latencies_37054_AllSources_b_s latencies_36939_AllSources_b_s

FOG cable cut

At 3:30 UTC on 2 March, the Fiber Optic Gulf (FOG) submarine cable suffered a break and wasn’t returned to service until the end of the month. The cable break impacted Qatar Telecom (a.k.a. Ooredoo) service around the Gulf. Below are examples of impacted providers in Bahrain and Kuwait.

35457 43852

Asia-America Gateway (AAG) Repairs

The spur of the AAG submarine cable serving Vietnam suffered a cut on 21 December 2013. It wasn’t repaired until January 5th — more than two weeks later. Then earlier this month, the landing station was powered down for additional repairs lasting two weeks. While this cable outage was part of a planned repair, it still had a significant impact on latencies into Vietnam. In the graphic on the lower left, a screenshot from Renesys Internet Intelligence (RII) clearly shows the impact on latencies from Tokyo to Vietnam. Without the AAG cable, traffic from Tokyo had to hair-pin off the west coast of the United States to reach VNPT via an alternate submarine cable.



Although the Greenland submarine cable cuts didn’t take place this month, a lawsuit resulting from them did.

On March 7th, TELE Greenland brought forth a lawsuit in Canadian federal court in Halifax to force Canadian Department of Fisheries and Oceans (DFO) to reveal which fishing trawler cut its submarine cables not once but twice – on May 3rd and then again on May 25th of last year. Although the DFO tracks the location of such vessels, it has so far has refused to provide this information to TELE Greenland. In the plot below, we can see TELE Greenland’s loss of Canadian provider Eastlink (AS11260) twice in May. Each time it shifted its routes to Tele Danmark (TDC) (AS3292). telegreenland

The lawsuit requests names of the ships located in the vicinity of the cuts “between 2:20 UTC, May 1, 2013 until 3:20 UTC, May 3, 2013 inclusive” and “between 2:20 UTC, May 24, 2013 until 3:20 UTC, May 25, 2013 inclusive”. In fact, based on the timing of the disconnection of Eastlink and TELE Greenland in BGP routing data, we can see that the cuts took place at 3:33 UTC on May 3rd and 2:31 UTC on May 25th — the second one just 4 days after being restored at 14:48 UTC on May 21st.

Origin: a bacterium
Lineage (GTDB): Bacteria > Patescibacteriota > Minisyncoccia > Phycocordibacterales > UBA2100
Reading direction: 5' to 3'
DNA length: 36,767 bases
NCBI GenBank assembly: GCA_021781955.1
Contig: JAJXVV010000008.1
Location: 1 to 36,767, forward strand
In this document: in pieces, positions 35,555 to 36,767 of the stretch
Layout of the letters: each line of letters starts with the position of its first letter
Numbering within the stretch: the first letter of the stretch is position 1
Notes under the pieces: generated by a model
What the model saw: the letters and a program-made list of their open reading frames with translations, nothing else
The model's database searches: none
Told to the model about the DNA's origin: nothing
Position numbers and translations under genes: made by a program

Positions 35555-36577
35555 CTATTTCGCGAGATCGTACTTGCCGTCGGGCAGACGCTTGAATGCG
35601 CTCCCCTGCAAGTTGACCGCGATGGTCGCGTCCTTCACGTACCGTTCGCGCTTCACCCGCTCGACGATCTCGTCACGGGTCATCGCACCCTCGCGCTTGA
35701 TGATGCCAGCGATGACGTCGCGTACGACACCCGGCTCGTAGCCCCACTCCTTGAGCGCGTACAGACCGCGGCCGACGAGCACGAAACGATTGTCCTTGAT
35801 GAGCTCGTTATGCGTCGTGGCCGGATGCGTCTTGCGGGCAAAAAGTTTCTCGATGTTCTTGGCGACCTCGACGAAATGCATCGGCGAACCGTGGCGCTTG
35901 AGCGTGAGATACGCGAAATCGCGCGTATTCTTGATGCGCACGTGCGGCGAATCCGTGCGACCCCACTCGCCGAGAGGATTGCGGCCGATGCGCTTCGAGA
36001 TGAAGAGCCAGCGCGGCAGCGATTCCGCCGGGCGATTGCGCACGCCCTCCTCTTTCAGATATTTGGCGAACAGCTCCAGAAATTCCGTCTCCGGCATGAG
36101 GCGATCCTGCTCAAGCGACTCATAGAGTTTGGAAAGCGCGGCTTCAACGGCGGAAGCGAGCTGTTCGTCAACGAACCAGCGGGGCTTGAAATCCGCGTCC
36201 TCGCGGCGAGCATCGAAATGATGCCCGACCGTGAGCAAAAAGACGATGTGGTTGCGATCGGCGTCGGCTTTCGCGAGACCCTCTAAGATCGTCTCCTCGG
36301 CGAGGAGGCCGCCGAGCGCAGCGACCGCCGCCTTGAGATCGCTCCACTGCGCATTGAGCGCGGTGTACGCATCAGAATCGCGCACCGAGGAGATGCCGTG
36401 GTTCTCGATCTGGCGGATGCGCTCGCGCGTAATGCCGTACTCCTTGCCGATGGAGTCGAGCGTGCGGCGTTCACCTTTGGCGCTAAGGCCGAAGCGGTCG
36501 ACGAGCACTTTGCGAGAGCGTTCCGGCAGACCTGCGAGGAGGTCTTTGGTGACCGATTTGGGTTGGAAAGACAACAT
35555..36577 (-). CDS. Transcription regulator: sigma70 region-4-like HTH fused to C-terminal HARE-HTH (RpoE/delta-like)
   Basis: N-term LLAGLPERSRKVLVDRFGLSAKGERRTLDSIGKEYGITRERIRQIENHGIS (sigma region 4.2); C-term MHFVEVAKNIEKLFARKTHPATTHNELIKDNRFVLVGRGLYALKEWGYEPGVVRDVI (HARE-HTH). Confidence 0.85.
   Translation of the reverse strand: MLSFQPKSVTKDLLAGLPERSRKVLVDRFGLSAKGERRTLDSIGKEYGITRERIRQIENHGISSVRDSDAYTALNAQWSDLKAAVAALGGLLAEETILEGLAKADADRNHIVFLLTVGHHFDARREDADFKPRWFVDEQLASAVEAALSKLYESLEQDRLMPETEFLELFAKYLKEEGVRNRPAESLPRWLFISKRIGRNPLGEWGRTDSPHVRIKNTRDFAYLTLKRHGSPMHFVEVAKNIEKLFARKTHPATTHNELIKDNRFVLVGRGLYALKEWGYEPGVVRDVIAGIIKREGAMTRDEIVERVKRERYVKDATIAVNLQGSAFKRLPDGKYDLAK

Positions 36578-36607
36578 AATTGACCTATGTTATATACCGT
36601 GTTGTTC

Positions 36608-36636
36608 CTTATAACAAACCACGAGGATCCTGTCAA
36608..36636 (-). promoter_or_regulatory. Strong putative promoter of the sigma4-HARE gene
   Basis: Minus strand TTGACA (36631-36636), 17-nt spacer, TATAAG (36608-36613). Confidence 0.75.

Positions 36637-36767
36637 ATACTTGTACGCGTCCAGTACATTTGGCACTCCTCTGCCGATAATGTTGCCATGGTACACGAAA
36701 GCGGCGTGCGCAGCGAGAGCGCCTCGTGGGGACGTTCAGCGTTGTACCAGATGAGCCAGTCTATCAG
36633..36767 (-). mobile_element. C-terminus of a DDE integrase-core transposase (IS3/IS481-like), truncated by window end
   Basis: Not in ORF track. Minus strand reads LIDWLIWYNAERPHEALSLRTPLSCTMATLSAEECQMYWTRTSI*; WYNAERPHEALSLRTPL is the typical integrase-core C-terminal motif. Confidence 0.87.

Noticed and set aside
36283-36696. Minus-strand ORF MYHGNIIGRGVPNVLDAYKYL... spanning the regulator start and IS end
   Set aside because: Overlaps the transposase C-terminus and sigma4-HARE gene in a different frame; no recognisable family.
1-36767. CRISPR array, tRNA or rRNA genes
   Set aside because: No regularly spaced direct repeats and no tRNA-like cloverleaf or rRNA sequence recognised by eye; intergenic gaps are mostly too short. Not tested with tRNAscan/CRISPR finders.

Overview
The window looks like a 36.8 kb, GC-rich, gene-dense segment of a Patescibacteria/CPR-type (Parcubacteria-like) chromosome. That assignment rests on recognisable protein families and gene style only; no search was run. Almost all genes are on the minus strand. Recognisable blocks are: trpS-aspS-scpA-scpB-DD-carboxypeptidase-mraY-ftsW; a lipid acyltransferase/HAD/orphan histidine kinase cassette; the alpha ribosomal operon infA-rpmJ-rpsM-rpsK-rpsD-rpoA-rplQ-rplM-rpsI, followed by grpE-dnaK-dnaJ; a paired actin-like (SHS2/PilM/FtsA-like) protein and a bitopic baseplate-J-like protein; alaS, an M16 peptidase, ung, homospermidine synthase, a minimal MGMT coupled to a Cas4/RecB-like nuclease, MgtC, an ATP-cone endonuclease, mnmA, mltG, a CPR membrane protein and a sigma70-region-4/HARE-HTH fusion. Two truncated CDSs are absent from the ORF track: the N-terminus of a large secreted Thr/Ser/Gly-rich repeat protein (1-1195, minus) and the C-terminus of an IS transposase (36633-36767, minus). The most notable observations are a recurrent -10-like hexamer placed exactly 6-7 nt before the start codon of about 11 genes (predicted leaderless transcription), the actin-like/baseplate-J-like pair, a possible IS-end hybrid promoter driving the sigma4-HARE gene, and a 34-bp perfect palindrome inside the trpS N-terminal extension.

Latencies from many European cities were unaffected by the cable cuts as they already used TDC to reach Greenland from the east. However, in a few interesting cases (including Vienna, Austria), latencies improved (got lower) as a result of the cut by eliminating hair-pinning through the United States. Latencies from the US increased as Internet traffic bound for Greenland could no longer traverse the direct route through eastern Canada and instead had to bounce off Europe. Latencies from New York and Vienna, Austria to TELE Greenland during this time period are shown below.

latencies_1395775132_vps01.nyc1_s latencies_1395776985_vps01.vie1_s


Truth be told, submarine cable cuts occur year around. One need only scroll through our twitter feed to find plenty of examples. They range from the bombing of the landing station for Silphium cable in Libya last September to the SMW3 cut off the coast of Perth, Australia last January. But in recent years, some of the highest profile incidents have occurred around this time of year. On the bright side, March 2014 is almost over.


Finally, it is with heavy hearts that we would like to extend our condolences to the families of the passengers and crew of Malaysia Flight MH370. On board that flight was Hualian (Happy) Zhang, the VP of Network Planning for China Telecom Global. I met Ms. Zhang last fall in Singapore when she was a fellow speaker at Submarine Networks World 2013. Ms. Zhang was reportedly returning from Kuala Lumpur after participating in the C&MA (construction and maintenance agreement) signing for Sea-Me-We 5, a submarine cable planned to run from Asia to Europe. Ms. Zhang’s untimely death is a tremendous loss for the submarine cable community and the world of telecommunications.

Update: APCN-2 restored on 4 April.

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Doug Madory
Whois: Doug Madory

Doug Madory is a Director of Internet Analysis at Oracle Dyn where he works on Internet infrastructure analysis projects. Doug has a special interest in mapping the logical Internet to the physical lines that connect it together, with a focus on submarine cables.